Well, hello! It took me a little bit longer than promised to get my meatballs recipe up. Sorry about that! It’s really sad that it took so long because really, the recipe isn’t mine, it’s from Faith Durand. I mostly just wanted to share it with you and to share my modifications. You’d think it wouldn’t be so hard to post about that! Since today seems to be the right kind of day for a bit more self-deprecation, you won’t mind if I also point out that there are NO photos from making these meatballs, right? I offer up two excuses for the lack of process photos: 1) My hands were really really messy and there was nobody around who knew how to operate the camera (though, my 4 year old is getting better at it) and 2) you already understand that the key steps to making meatballs is ‘dump it in a bowl and then mush it with your hands’. You didn’t really need photos of that anyway, right?
So, I mean, really, for a meatball recipe do you even needs instructions? I bet you could mostly figure it out. Still, I’d like to say just a couple of things about the process of whipping up these guys at home. The first thing is that it’s ok not to use three kinds of meat. If you look around online or talk to any true-blooded Italian, they’ll tell you that you need pork, beef, and veal to make a mean meatball. I have to tell you that I can almost never find ground veal at my local grocer. If I can, sure, I’ll buy it but only after spending a good 10 minutes convincing the money man that it really is worth the price on the package. If you are Italian you might find it to be a sacrilege to suggest making meatballs without the veal (Hello Auntie ML!) but you can still make a darn good meatball without it. And I’d argue that if you’re at the store and you’re faced with the decision to buy pre-made meatballs or to make them at home without the veal – put down the giant box, give up the veal and you’ll be happier.
The last thing I’ll mention about meatballs is the mixing. You might have heard that when you’re making hamburgers, you don’t want to handle the meat too much, that it changes the texture. That is not true for meatballs. It really is best to get your hands right in there (or get creative with a couple of wooden spoons) and get all of the ingredients well blended and the texture and flavor to be consistent though out your bowl. You really want to smoosh it all around until you get one entire lump in the bowl that’s soft and the same colour. Make sense? Now, on to the recipe!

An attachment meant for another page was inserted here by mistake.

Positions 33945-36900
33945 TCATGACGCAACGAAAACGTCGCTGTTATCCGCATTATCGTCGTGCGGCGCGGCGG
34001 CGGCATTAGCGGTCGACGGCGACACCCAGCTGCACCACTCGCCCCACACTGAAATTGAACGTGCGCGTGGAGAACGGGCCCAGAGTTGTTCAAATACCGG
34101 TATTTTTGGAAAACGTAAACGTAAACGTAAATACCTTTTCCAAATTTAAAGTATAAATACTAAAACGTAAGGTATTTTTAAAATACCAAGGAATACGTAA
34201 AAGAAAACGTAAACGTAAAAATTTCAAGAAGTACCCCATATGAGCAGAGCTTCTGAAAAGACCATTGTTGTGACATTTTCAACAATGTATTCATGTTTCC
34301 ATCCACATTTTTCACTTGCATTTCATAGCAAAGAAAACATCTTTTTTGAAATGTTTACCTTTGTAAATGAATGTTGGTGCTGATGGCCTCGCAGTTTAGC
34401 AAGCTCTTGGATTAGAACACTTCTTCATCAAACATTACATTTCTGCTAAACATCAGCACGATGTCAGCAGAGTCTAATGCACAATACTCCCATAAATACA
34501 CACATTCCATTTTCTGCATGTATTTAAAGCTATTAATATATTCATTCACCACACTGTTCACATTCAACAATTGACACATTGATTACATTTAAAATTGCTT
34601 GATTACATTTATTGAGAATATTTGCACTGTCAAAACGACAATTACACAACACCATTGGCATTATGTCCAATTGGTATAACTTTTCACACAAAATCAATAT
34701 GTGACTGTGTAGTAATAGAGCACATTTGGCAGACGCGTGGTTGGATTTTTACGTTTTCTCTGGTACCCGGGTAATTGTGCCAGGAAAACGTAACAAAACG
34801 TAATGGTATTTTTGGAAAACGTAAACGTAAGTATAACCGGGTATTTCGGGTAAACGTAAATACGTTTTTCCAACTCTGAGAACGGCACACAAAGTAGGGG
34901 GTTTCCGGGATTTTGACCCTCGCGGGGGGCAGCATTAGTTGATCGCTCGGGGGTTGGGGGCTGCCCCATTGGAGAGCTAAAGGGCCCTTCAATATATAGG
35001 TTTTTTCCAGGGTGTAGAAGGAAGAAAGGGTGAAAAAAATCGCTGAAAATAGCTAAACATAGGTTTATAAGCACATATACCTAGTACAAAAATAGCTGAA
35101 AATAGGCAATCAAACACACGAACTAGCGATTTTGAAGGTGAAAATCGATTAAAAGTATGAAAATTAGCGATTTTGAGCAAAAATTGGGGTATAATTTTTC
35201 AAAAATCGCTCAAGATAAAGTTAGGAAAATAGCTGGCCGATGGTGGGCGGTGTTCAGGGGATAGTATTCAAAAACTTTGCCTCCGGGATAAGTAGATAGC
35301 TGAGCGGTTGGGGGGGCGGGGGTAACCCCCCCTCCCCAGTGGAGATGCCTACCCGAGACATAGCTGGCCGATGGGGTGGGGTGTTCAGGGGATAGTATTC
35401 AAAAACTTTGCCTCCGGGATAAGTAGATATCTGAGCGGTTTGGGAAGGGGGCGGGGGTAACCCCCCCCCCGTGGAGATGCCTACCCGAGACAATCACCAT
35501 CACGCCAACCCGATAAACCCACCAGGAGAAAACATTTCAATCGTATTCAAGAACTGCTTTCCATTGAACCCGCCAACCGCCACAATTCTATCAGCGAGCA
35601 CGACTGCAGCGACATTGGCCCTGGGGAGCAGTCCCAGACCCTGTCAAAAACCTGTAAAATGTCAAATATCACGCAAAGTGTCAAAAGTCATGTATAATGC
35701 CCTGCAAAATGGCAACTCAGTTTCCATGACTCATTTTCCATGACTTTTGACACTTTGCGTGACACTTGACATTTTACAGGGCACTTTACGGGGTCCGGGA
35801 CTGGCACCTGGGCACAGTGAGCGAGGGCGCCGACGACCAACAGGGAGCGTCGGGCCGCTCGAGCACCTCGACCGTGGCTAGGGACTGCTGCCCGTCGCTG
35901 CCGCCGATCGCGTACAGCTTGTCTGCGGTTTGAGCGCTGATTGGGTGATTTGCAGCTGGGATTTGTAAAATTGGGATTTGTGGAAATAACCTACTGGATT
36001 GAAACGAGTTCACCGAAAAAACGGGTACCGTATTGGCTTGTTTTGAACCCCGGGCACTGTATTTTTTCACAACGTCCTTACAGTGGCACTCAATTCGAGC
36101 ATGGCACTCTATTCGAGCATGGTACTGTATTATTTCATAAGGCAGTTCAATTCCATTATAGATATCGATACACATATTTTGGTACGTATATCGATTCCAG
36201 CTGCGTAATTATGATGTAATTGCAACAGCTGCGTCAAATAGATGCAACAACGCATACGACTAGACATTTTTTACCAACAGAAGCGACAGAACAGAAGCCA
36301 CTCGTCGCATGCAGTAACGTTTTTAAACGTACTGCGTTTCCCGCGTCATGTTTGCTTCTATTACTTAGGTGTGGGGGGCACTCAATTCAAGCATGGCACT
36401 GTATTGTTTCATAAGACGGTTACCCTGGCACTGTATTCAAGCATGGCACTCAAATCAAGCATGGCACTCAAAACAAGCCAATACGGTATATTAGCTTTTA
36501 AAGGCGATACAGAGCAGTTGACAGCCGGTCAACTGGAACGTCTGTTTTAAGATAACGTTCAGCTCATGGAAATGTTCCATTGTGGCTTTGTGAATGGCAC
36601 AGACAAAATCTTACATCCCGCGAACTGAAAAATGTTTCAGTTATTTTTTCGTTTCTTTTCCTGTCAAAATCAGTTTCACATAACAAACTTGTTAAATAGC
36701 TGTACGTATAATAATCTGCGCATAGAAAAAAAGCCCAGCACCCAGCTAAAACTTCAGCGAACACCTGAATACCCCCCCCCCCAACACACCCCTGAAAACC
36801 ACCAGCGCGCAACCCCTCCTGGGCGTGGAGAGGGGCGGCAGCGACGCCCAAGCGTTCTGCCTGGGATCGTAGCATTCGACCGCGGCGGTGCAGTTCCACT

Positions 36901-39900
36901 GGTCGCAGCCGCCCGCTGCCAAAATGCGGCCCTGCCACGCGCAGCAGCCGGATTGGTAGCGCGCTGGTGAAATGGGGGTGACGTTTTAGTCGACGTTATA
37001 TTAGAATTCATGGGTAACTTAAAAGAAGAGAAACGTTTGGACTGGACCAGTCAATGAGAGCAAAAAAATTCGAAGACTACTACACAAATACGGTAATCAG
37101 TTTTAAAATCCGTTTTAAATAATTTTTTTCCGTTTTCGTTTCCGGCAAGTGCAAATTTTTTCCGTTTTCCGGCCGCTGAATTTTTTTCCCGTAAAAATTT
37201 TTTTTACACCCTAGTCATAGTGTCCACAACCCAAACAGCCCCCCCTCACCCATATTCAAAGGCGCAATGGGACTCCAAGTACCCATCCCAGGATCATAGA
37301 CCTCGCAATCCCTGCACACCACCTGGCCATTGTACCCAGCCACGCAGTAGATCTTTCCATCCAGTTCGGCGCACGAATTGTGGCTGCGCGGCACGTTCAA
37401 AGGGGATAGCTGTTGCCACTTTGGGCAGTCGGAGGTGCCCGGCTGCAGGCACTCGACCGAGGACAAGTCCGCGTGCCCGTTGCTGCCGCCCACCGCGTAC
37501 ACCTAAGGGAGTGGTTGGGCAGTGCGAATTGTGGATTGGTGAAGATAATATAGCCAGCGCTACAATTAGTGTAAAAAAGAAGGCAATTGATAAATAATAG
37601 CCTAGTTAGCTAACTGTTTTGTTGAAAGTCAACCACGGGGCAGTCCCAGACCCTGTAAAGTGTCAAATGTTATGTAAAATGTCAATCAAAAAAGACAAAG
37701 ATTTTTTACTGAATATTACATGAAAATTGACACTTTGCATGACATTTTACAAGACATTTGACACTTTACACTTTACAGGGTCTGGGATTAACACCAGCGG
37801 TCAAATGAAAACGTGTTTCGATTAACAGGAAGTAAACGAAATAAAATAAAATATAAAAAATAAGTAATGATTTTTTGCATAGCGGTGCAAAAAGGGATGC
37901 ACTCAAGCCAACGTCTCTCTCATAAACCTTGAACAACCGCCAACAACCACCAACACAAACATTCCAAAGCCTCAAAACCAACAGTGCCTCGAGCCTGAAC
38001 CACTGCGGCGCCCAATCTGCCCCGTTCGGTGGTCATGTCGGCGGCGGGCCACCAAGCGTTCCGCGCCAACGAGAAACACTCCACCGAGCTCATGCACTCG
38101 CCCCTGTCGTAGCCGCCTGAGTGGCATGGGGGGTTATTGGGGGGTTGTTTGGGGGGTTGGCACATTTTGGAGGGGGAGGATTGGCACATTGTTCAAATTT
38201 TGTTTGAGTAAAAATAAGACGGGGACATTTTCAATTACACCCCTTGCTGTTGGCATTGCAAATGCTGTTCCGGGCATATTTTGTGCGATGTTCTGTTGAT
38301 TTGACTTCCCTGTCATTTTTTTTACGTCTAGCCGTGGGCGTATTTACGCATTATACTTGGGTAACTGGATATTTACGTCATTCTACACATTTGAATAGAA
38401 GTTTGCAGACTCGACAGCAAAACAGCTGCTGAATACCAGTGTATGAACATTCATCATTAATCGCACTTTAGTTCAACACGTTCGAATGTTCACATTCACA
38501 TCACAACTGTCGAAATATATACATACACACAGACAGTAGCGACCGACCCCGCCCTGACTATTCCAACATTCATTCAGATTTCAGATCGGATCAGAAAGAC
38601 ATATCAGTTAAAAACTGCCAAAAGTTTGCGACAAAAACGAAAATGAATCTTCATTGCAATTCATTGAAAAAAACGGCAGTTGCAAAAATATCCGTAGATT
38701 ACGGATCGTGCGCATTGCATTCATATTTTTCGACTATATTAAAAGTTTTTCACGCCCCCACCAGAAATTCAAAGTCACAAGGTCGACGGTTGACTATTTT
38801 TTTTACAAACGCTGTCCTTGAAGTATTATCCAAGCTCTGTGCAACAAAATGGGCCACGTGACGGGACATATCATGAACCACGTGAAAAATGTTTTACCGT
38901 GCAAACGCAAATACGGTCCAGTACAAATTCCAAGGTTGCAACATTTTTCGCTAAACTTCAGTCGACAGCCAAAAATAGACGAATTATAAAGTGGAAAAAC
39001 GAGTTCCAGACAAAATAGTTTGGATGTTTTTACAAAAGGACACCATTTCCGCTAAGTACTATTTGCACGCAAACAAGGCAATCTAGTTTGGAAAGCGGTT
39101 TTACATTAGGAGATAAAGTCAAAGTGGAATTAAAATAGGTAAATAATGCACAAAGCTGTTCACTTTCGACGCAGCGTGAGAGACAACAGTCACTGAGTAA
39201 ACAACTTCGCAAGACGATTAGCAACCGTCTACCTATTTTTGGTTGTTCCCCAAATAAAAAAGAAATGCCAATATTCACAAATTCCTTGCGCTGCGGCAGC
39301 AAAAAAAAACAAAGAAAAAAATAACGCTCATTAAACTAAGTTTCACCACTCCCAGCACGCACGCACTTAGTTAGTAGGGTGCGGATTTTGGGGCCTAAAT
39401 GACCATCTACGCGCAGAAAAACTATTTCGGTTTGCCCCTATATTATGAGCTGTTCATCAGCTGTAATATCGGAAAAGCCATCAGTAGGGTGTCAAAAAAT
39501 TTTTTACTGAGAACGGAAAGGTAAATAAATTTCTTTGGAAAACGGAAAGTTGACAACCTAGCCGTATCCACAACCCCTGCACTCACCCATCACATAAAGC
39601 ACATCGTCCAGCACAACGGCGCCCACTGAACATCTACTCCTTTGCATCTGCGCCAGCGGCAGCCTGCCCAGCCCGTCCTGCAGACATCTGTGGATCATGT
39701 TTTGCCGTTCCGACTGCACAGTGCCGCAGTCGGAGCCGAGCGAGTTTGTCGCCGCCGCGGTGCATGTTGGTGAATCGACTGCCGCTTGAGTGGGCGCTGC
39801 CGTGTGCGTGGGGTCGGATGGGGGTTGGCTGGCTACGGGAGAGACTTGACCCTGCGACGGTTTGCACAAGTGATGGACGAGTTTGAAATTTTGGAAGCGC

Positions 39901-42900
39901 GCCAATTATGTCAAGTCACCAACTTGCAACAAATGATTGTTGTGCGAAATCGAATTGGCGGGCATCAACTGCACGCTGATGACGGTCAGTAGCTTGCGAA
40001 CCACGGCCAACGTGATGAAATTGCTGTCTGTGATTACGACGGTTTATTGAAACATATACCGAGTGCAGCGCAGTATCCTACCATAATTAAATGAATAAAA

A modified version of the recipe by Faith Durand via A Cup of Jo
Makes about 60 meatballs
1 1/4 cup whole milk
3/4 cup fine dried breadcrumbs
1 1/2 pound ground pork
1 1/2 pound ground beef
2 1/2 teaspoons salt
Freshly ground black pepper
1 tsp smoked paprika (check your nearest bulk food store)
1/2 tsp cayenne (optional if you have family who can’t take the heat)
3/4 cup finely chopped Italian parsley, dry is also ok
About 3 tblsps dry sage or 4 tblsps of fresh sage, chopped
1 1/2 cups finely diced or grated yellow onion, from about 2 small yellow onions
4 large garlic cloves, finely minced or grated
2/3 cup grated Parmesan cheese
4 large eggs, beaten
Pour the milk over the breadcrumbs in a small bowl. Stir them together and set them aside for at least 10 minutes for the crumbs to soften. Mix the ground meats together thoroughly in a large mixing bowl. Stir in the salt and a generous amount of black pepper, then add the cayenne and smoked paprika. Stir in the chopped parsley, sage, onion, garlic and Parmesan. Mix with your hands until these are very thoroughly distributed through the meat. Stir in the breadcrumbs and milk, as well as the eggs, and mix thoroughly.
Shape and cook the meatballs immediately, or refrigerate the meat for up to 24 hours and then shape. When shaping, take about 2 tablespoons of the meat mixture into the palm of your hand and roll it around, adding or taking away meat to achieve consistently sized balls about the size you’d need for golfing.
You can cook the meatballs a number of ways, but I’m going to recommend my preferred method, which is to broil them for a crunchy exterior. Pre-heat the oven to 350. Place them on a baking sheet and drizzle lightly with olive oil. You can fit quite a few on one sheet, and should be able to get the entire batch on 2-3 sheets so that they can be baked all together. Bake the meatballs for 10 minutes then change the oven to broil and broil from another 8 to 12 minutes, turning once during broiling. Meatballs should be cooked through and a little brown and crunchy on the outside.
Meatballs can now be frozen for many months. Freeze on a sheet until firmed and then store in freezer bags in the freezer.
Before serving (from the freezer or straight from the oven), heat or re-heat the meatballs in the tomato sauce and serve atop a big plate of spaghetti.